I was talking to a friend recently about the whole Nice Guys phenomenon, as you do. The implicit assumption was that we both fall into that category, and the conclusion was that, despite the well-known negative aspects of trying to be that way, in the long run it’s probably better than the alternative. It was late one night in the lab; I’d left hours before, and was now returning to pick up some stuff I’d left behind. Not entirely unusually, a friend of mine was still there, working away, and we got talking. The first point we arrived at was that being that kind of person isn’t so much a choice as it is an artefact of your entire personality and psychology, such that trite advice about trying to be more “bad” is entirely useless.
You’re either one of the dreaded Nice Guys, who usually tries to treat women with respect, knows his own boundaries, and is generally pessimistic about his chances with said women, or you’re not. It’s tied into your personal moral compass, and can’t just be suddenly changed.
The classic problem with being a Nice Guy is of course that women aren’t usually attracted to that kind of guy, at least not before a certain age. Women see Nice Guys as friends, first and foremost. Nice Guys provide a useful male perspective on the issues going on in the girl’s life, and is someone with which to always be entirely platonic. The common situation is that a Nice Guy is attracted to a girl, they become friends and get along really well, the Nice Guy misinterprets the success of the friendship (perhaps through idealism, hope, desperation, or some combination thereof), he tries to take the relationship further, the girl is shocked/offended/whatever, and contact breaks off. I think we’ve all been there; god knows I have.
Preventing those situations isn’t complicated, at least in theory. What you have to do is:
- Accept that you're a Nice Guy, and thus not exactly first in line in terms of relationship prospects.
- Don't get into friendships with women purely because you're romantically interested in them. Not only is that rather dishonest and unhealthy, but it's a guaranteed path to rejection.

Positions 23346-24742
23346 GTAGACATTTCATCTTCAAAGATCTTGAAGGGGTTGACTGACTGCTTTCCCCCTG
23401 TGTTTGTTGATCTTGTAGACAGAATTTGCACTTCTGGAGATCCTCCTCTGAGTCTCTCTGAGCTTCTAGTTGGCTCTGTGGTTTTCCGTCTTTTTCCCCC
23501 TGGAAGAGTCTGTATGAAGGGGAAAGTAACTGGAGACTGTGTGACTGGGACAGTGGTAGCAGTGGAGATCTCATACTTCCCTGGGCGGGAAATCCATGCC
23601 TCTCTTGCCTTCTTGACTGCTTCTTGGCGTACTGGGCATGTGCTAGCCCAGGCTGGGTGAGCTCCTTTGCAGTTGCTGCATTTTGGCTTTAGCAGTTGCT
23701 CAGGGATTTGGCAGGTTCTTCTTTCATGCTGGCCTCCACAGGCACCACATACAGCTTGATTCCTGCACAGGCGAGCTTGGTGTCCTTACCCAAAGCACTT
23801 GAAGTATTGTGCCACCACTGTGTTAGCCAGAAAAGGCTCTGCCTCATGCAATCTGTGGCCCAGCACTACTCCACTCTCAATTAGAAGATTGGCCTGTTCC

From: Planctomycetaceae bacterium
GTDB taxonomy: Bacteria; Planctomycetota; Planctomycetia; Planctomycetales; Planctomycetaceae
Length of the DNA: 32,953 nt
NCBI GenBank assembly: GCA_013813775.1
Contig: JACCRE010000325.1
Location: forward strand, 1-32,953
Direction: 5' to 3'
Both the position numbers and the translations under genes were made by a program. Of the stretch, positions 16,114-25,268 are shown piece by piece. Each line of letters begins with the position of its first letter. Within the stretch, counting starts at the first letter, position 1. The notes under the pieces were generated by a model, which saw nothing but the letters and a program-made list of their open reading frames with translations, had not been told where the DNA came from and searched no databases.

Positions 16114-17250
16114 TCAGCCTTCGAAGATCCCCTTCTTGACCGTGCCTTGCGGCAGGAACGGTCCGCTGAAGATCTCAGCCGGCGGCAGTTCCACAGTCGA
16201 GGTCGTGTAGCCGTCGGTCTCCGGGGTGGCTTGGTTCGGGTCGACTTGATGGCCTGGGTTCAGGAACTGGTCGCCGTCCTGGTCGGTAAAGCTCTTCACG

- If you really like the girl, and are willing to accept the situation of just being a friend, then realise that being there for her is probably the best way to do something for her. It's a bit of a sad existence for you, but most Nice Guys also have that strange mentality of noble and silent self-sacrifice, which makes such a situation more acceptable to them.
- Realise that when women settle down, they usually do so with a Nice Guy, since such guys are a much safer bet for the long term. That may be cold comfort right now, but it's still the truth.
- The most important one: try hard not to define your self-image and assess your self-respect based purely on whether or not you're in a relationship. It's a crazy attitude to have, and a great way to develop some real emotional problems. Also, the desperation inherent in it will make most women run a mile.
- A lot of Nice Guys spend the bulk of their time living in the future, or at least in possible versions of it; that's a road that leads to regret, almost regardless of the outcome. Focus on just having a good time at the moment, and what you're looking for will happen eventually.
Of course, that’s all very easy to say, and a lot harder to actually keep in mind and implement. It’s important to try, though, because otherwise the life of a Nice Guy tends to just be cycles of abject loneliness followed by dizzying highs of false hope, then agonising crashes into the ground upon yet another relationship not working out. And you really don’t need that.
One final point I like to keep in mind was the conclusion we reached just before we left for the night; namely that, even if there are actually no eventual rewards at all for being a Nice Guy, it’s still better to keep believing that it’ll work out in the end. Because then, when the end arrives, you may not have found what you’re looking for, but you’ll likely have lived a decent life and made a positive contribution to the lives of the people you care about. That’s got to be pretty damn ace.